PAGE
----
9. 9.
    Chambers AP, Sorrell JE, Haller A et al (2017) The role of pancreatic preproglucagon in glucose homeostasis in mice. Cell Metab 25(4):927–934.  https://doi.org/10.1016/j.cmet.2017.02.008 CrossRefGoogle Scholar
  10. 10.
    Ravn P, Madhurantakam C, Kunze S et al (2013) Structural and pharmacological characterization of novel potent and selective monoclonal antibody antagonists of glucose-dependent insulinotropic polypeptide receptor. J Biol Chem 288(27):19760–19772.  https://doi.org/10.1074/jbc.M112.426288 CrossRefGoogle Scholar
  11. 11.
    Thomas L, Eckhardt M, Langkopf E et al (2008) (R)-8-(3-Amino-piperidin-1-yl)-7-but-2-ynyl-3-methyl-1-(4-methyl-quinazolin-2-ylmethyl)-3,7-dihydro-purine-2,6-dione (BI 1356), a novel xanthine-based dipeptidyl peptidase 4 inhibitor, has a superior potency and longer duration of action compared with other dipeptidyl peptidase-4 inhibitors. J Pharmacol Exp Ther 325(1):175–182.  https://doi.org/10.1124/jpet.107.135723 CrossRefGoogle Scholar
  12. 12.
    Fukami A, Seino Y, Ozaki N et al (2013) Ectopic expression of GIP in pancreatic β-cells maintains enhanced insulin secretion in mice with complete absence of proglucagon-derived peptides. Diabetes 62(2):510–518.  https://doi.org/10.2337/db12-0294 CrossRefGoogle Scholar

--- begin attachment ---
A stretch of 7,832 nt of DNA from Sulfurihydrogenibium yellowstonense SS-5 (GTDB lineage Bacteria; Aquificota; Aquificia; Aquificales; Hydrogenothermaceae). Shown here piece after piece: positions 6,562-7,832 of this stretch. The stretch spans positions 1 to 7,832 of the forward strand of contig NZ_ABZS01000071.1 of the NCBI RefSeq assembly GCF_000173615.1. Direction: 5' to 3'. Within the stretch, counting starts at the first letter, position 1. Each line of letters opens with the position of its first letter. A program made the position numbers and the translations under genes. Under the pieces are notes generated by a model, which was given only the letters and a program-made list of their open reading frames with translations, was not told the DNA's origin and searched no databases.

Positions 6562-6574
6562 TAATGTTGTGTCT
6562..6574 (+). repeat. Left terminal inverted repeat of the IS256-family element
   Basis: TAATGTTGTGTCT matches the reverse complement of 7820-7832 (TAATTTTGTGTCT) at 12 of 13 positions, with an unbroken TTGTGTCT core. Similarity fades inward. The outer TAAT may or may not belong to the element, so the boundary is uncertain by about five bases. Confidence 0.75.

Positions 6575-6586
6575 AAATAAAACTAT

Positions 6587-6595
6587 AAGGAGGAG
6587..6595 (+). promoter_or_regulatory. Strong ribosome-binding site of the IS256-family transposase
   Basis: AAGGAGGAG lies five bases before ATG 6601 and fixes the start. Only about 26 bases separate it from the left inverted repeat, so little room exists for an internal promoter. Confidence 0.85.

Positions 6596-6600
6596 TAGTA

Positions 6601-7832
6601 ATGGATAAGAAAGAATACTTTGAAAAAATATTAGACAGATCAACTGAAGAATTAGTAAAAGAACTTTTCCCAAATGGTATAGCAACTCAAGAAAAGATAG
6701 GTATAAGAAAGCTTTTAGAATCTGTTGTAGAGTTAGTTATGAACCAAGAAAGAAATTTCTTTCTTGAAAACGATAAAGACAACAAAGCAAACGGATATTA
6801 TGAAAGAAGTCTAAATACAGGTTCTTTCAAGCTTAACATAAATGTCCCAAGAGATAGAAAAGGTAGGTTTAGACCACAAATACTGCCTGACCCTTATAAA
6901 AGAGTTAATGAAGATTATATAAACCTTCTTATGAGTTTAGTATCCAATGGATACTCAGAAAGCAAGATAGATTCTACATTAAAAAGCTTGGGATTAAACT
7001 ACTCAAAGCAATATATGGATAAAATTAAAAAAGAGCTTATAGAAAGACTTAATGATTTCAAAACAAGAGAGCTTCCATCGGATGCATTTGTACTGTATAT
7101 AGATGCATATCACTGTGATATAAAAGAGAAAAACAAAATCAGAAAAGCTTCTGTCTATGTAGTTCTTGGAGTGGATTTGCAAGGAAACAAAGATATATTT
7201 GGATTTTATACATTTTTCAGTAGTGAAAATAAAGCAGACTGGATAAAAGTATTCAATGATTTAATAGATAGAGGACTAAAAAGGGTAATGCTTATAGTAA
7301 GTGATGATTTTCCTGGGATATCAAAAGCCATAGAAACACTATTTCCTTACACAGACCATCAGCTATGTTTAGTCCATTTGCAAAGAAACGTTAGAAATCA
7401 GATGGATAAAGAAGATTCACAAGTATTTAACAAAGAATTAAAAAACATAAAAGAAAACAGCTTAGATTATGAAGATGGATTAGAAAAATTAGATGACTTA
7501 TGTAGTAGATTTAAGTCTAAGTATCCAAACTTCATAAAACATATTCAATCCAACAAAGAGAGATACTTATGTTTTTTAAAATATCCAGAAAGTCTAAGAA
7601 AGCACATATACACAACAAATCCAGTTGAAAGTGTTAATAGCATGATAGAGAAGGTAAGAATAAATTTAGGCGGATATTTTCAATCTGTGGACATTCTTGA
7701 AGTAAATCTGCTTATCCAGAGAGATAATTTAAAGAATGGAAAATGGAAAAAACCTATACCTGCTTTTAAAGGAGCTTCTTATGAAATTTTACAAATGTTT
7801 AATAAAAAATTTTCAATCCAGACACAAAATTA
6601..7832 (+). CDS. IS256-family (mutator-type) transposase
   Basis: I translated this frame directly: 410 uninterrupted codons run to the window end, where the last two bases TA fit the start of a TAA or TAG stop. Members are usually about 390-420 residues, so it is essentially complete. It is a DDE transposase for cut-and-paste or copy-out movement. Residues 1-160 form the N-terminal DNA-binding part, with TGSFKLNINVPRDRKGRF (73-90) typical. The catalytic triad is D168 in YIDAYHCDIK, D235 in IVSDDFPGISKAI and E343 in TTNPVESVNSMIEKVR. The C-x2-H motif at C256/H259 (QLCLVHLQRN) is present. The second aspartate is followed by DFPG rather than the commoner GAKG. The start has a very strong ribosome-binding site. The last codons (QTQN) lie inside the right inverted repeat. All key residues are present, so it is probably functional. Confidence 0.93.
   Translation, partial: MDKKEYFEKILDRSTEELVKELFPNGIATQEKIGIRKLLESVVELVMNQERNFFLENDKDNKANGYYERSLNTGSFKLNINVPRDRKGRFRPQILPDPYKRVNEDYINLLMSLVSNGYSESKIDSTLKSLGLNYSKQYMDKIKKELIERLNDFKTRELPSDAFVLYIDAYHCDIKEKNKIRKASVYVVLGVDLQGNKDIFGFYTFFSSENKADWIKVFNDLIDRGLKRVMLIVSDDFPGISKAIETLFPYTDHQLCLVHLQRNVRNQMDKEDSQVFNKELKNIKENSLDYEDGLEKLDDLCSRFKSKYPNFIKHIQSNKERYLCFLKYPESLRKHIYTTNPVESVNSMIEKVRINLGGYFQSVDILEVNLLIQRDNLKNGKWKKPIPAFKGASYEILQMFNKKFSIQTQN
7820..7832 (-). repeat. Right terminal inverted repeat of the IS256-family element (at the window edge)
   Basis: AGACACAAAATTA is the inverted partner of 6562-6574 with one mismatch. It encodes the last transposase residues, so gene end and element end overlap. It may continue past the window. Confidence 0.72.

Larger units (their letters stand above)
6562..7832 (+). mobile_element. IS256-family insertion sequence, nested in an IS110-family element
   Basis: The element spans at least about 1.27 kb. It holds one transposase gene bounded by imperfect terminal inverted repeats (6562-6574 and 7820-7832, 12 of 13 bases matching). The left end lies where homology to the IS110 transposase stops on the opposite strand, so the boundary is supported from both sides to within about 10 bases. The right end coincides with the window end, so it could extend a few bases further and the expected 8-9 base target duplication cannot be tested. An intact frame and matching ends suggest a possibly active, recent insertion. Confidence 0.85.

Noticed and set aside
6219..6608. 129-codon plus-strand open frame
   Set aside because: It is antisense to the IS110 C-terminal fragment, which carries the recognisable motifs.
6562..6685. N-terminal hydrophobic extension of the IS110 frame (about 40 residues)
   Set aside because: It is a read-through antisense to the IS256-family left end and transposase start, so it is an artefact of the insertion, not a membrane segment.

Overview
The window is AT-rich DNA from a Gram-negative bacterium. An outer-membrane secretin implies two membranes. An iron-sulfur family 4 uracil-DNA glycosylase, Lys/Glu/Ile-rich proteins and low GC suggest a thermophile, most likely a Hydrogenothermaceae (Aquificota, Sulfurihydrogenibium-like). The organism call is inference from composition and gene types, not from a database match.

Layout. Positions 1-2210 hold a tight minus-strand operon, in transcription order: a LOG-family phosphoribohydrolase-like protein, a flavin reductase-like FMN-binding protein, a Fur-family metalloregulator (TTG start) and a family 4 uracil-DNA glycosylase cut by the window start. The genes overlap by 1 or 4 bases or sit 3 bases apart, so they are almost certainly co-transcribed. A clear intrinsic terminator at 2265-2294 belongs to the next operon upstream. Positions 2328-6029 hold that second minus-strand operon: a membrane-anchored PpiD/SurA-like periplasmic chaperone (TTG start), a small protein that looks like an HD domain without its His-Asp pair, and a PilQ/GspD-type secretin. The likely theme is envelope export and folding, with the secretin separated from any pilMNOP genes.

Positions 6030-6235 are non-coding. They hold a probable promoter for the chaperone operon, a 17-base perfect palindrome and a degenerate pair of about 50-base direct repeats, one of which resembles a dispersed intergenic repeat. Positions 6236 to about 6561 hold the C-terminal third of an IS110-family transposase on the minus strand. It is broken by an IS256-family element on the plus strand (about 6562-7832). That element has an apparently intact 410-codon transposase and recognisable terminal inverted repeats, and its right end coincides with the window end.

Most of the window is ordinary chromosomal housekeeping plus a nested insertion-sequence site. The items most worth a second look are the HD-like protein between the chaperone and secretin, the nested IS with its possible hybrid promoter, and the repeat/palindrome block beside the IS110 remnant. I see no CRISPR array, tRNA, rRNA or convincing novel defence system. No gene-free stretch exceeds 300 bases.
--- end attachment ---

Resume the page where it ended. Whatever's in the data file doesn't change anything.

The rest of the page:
13. 13.
    Yabe D, Seino Y, Seino Y (2018) Incretin concept revised: the origin of the insulinotropic function of glucagon-like peptide-1: the gut, the islets or both? J Diabetes Investig 9(1):21–24.  https://doi.org/10.1111/jdi.12718 CrossRefGoogle Scholar
  14. 14.
    Piteau S, Olver A, Kim S-J et al (2007) Reversal of islet GIP receptor down-regulation and resistance to GIP by reducing hyperglycemia in the Zucker rat. Biochem Biophys Res Commun 362(4):1007–1012.  https://doi.org/10.1016/j.bbrc.2007.08.115 CrossRefGoogle Scholar
  15. 15.
    Hansotia T, Baggio LL, Delmeire D et al (2004) Double incretin receptor knockout (DIRKO) mice reveal an essential role for the enteroinsular axis in transducing the glucoregulatory actions of DPP-IV inhibitors. Diabetes 53(5):1326–1335.  https://doi.org/10.2337/diabetes.53.5.1326 CrossRefGoogle Scholar
  16. 16.